A talk, a ticket, and unexpected trust

A talk

I gave a talk on my post From babies to software development: A quest to afford all the cupcakes. It was so nerve wracking to talk about something so personal.  I wanted to do it so that other people could see how little (and big!) things that other people did for me changed my life for the better.  However, it was terrifying to talk about a variety of topics that people either look down upon or easily dismiss as not being as difficult as it was for me.

It’s a little funny — last week, I wrote a post about how I was nervous that someone would call me out for not being an awesome developer.  That happened the day of my talk.  I don’t think he realize how awful what he said was, but he basically said, “why didn’t anyone ask me to give a talk?  I went to college for this and I’ve been doing it longer.”  I wanted to tell him that I would trade him being asked to give a talk for not ever having to be homeless… but I didn’t think of it until later.

The talk went really well!  Over 30 people showed up.  I was nervous at first, but it lessened as I continued talking.  I had a semi-ridiculous slideshow prepared to go with my talk so it would lessen my nervousness, and it worked for me.  People were super nice.  I was fortunate to have a lot of supportive coworkers come as well.  Someone I look up to as an awesome developer told me that I did a good job and kept the audience engaged, and it was something that he couldn’t do himself.


A ticket

An hour before the talk, I got an email saying that I could purchase ticket to go to Google I/O!  I got the opportunity through Google’s Women Techmakers team and Systers.  I’m stoked — I was fortunate enough to go to Apple’s WWDC last year, so it’s cool to go to the big Google conference this year.  I was especially impressed with their conference last year because they made an incredible effort to make the conference accessible to women by having mother’s rooms and childcare.  Pycon also had childcare, and I hope that other conferences adopt similar policies.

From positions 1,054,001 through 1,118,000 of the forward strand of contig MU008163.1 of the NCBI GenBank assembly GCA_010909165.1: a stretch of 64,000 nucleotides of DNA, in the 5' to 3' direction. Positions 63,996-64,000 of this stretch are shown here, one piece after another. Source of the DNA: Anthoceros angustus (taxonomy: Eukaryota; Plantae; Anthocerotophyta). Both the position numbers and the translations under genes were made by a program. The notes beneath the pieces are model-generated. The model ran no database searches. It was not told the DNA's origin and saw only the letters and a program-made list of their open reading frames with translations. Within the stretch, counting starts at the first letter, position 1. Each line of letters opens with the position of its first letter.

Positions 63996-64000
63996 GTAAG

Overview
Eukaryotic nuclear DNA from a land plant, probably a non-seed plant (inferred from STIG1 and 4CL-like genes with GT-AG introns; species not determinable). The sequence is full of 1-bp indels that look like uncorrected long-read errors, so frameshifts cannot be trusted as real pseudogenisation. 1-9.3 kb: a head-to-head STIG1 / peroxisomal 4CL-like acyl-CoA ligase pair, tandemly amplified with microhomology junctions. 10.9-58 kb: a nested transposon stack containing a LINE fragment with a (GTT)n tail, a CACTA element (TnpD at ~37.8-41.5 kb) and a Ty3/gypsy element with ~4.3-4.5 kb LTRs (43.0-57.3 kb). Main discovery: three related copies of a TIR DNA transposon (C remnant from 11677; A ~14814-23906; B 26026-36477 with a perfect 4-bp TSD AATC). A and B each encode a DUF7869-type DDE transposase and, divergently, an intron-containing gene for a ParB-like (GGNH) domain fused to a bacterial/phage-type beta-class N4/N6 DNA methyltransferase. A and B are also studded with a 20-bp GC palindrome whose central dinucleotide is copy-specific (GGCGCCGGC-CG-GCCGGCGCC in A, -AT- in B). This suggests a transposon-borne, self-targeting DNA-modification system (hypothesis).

Unexpected trust

A couple days ago, one of my coworkers asked me if I was an advocate at work.  The advocacy program at Asynchrony is “a program in which an employee guides a colleague in career options and feedback and advocates for career growth.”  When she asked me, I thought for sure that she was asking me if I was in the program, had an advocate that helped me, and what my opinion was on the program.  In actuality, she was asking me if I was available to be an advocate for her.  It took me a couple of minutes to figure it out, but after I did, I immediately agreed to be her advocate.  I’m still in a little shock that someone trusts me enough to help them, but it feels very exciting.

Ever since then, I’ve been reading all sorts of articles on effectively mentoring others so that I can be a good advocate.  I want to string it all together into a talk for a conference, but I’m not sure that anyone would be that interested because it’s not quite technical.  I’m trying to brainstorm ideas for a technical talk (maybe accessibility in iOS?), so if you have any suggestions, please let me know!

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